Research articles

Controversies around the so-called alliterative concord in African languages: A Critical Language Awareness on communicative competence with specific reference to Tshivenda1

Published in: South African Journal of African Languages
Volume 33, issue 2, 2013, pages: 189–201
DOI: 10.1080/02572117.2013.871461
Author(s): Thomas M SenganiDepartment of African Languages, South Africa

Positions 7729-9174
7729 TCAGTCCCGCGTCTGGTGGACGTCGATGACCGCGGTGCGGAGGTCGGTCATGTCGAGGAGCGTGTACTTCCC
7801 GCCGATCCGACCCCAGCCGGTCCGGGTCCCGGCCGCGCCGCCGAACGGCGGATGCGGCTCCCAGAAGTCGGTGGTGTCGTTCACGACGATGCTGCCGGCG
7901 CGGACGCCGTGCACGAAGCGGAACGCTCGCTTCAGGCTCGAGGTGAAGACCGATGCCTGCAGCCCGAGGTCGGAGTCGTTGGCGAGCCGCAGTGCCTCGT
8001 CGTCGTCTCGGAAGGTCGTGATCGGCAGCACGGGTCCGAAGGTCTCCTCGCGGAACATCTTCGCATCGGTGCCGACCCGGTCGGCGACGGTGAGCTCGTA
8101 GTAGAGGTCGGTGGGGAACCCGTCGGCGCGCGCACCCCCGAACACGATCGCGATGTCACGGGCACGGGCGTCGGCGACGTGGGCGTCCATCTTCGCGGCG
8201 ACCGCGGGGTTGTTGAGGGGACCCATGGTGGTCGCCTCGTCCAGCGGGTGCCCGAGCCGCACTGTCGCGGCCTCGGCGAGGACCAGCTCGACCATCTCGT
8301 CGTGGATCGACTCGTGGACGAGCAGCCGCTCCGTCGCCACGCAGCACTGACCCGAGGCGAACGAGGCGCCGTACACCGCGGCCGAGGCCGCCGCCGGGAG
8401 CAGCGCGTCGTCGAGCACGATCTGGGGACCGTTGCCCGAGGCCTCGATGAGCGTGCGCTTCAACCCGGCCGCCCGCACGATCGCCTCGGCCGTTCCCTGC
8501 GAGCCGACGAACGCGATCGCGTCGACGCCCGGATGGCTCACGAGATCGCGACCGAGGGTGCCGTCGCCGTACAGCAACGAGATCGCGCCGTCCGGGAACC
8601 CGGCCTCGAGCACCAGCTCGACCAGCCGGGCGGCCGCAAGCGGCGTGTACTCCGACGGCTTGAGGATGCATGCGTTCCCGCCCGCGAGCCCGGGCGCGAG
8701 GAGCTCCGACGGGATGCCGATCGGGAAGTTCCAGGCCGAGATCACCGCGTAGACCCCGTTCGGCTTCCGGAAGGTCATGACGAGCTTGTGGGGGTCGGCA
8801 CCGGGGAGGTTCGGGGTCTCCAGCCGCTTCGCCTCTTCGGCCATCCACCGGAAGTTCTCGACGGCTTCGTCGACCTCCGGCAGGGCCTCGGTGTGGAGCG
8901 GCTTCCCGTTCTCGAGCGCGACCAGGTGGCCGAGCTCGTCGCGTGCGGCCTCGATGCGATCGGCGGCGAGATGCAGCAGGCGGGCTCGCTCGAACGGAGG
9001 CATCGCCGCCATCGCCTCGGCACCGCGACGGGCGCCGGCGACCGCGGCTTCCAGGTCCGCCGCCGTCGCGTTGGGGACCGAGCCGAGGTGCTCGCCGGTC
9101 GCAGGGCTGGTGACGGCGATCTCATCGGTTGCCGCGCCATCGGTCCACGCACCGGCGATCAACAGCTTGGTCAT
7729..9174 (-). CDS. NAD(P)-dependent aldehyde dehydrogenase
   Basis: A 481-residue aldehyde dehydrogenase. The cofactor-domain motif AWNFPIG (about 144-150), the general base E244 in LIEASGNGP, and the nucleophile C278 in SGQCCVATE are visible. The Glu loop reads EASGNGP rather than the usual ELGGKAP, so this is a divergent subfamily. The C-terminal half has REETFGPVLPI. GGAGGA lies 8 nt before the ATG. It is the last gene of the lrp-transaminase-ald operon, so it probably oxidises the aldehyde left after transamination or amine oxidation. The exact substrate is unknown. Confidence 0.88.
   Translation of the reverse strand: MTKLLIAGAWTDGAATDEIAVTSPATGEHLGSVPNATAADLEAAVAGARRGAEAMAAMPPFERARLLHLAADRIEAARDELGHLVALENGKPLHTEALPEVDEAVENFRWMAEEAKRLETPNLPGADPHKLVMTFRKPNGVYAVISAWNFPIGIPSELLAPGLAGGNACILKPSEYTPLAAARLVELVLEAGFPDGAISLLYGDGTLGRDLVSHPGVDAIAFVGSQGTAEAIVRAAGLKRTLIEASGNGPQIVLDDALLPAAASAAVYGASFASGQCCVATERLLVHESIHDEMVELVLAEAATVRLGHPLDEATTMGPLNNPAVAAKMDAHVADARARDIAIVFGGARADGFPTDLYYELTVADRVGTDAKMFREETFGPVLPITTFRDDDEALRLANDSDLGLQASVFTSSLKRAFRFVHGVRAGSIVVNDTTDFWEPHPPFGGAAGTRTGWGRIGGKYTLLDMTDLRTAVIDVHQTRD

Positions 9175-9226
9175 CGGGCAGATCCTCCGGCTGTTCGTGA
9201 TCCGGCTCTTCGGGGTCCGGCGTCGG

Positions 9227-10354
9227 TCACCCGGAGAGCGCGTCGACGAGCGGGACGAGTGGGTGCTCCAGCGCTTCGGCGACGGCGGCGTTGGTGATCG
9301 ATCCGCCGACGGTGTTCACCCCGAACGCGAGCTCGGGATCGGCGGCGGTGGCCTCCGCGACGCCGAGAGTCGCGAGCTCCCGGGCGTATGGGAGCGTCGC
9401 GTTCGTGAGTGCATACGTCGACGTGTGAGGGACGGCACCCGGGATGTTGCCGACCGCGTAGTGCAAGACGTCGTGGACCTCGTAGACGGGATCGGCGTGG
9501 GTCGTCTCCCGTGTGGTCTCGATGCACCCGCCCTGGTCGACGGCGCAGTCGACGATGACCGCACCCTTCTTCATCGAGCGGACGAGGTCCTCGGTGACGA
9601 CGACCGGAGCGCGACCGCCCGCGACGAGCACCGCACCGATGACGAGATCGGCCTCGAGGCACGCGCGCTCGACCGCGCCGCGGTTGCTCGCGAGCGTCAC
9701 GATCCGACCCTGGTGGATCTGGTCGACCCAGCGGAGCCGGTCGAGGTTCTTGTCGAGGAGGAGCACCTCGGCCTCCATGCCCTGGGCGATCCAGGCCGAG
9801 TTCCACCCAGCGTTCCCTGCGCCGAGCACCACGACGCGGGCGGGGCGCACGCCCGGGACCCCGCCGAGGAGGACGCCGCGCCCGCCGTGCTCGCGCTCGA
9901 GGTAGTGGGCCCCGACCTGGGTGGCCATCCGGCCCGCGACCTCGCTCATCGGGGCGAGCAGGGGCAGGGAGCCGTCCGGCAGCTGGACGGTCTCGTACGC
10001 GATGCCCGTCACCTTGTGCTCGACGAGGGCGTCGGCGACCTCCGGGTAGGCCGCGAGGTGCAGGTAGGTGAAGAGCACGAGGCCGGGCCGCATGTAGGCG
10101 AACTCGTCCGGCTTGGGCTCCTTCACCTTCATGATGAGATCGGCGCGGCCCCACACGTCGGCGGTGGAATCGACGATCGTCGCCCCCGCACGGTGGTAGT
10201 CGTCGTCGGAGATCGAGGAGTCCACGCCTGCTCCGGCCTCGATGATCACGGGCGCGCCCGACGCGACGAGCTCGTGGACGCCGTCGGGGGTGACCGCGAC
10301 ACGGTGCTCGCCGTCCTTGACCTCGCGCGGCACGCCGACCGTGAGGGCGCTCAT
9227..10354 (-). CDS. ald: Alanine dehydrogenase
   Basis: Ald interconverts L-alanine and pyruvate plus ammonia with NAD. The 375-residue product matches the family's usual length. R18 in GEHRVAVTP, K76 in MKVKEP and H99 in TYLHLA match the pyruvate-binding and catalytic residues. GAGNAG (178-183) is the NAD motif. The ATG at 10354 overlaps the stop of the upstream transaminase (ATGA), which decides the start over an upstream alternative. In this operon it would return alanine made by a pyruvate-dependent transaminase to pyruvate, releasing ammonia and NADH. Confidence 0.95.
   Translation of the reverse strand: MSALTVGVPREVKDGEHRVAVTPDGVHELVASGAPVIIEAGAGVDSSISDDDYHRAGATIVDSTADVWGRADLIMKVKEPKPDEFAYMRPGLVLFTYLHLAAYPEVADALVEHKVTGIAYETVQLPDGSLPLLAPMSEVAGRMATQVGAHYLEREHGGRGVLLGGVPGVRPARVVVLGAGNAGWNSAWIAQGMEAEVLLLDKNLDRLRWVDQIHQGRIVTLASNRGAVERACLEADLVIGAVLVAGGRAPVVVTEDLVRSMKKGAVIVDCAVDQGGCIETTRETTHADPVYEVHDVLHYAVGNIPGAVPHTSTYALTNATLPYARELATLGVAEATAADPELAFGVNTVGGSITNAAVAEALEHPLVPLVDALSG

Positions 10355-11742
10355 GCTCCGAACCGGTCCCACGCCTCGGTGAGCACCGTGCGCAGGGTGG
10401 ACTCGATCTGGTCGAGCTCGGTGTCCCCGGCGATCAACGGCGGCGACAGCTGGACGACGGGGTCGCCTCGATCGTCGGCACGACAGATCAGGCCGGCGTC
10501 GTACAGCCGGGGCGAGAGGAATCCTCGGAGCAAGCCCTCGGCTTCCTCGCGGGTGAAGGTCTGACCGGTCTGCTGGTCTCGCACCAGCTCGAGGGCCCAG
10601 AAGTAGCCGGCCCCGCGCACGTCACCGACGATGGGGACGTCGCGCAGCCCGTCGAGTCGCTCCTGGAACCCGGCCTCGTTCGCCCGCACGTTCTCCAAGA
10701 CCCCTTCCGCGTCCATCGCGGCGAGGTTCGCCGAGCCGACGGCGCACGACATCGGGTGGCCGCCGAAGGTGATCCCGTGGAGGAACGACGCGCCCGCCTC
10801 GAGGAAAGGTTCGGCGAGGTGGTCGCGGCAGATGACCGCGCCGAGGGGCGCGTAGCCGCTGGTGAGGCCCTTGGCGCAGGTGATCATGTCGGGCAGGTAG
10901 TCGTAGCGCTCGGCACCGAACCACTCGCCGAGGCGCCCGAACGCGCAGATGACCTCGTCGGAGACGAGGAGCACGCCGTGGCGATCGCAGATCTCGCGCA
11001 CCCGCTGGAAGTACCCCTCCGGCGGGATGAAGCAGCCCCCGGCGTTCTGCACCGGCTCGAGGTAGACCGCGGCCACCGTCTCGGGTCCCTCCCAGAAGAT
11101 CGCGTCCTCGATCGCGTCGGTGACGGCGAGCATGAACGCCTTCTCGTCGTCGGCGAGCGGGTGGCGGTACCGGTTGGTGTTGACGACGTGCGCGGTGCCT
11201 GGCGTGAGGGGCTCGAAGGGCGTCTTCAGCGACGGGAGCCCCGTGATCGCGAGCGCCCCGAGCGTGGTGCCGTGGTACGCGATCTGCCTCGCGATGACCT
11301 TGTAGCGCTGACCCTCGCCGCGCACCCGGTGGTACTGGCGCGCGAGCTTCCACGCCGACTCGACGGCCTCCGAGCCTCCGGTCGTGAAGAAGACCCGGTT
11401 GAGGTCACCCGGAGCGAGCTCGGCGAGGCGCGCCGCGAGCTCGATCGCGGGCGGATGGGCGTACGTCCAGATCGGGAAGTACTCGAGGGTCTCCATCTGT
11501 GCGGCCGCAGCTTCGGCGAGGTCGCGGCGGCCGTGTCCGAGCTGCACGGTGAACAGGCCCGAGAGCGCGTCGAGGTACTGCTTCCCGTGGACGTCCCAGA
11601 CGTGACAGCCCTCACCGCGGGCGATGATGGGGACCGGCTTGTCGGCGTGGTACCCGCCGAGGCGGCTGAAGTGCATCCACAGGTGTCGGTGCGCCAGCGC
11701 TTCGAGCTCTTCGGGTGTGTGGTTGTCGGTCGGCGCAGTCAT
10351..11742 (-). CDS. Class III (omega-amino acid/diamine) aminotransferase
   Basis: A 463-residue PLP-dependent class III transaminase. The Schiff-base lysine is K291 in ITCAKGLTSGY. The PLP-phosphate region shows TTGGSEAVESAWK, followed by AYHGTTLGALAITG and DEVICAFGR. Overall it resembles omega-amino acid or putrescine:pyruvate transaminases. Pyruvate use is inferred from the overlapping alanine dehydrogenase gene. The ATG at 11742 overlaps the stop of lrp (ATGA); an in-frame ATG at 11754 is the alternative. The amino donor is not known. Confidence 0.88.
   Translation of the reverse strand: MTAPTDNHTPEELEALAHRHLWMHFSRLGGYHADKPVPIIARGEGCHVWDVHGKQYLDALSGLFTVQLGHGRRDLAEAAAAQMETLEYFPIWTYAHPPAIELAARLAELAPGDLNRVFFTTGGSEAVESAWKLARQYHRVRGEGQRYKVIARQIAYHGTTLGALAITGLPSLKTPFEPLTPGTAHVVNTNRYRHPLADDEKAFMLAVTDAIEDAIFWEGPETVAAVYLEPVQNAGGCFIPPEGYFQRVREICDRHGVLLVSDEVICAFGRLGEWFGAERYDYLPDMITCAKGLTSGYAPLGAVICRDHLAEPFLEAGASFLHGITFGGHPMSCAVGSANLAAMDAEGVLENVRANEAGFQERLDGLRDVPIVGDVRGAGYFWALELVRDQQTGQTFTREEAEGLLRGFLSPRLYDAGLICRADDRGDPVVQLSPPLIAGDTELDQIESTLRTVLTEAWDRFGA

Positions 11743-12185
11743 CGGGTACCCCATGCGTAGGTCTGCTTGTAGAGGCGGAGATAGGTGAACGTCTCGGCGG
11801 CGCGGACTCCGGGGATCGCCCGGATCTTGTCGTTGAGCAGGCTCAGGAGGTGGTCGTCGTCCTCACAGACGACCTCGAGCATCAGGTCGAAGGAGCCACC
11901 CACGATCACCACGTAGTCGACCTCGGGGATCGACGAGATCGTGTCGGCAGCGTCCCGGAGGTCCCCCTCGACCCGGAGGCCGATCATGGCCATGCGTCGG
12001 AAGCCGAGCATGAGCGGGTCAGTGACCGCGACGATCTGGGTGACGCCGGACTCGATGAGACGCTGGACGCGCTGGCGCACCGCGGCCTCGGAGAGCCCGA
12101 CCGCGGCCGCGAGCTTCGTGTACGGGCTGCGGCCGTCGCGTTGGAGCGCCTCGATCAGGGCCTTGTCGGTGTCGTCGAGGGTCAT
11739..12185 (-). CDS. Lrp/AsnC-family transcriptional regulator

One aspect in syntactic studies that has fascinated European linguistic pioneers of African languages has been the concord which they have dubbed ‘the alliterative concord’. In their grammatical treatment of this phenomenon they purposefully created sentences to underscore their discovery of what they termed ‘euphonic’ and ‘melodic’ letters as ‘letters [that] correspond in form and use, to reveal prefixes from which they are derived’ (Boyce, 1844:ix). Eventually they concluded that it is ‘the key to the etymological structure of the language’ (Doke & Cole, 1969:34) and also to the understanding thereof. The term ‘alliterative concord’ has since been used with caution, because it is a misnomer and does not fully capture the nature of concordial agreement.

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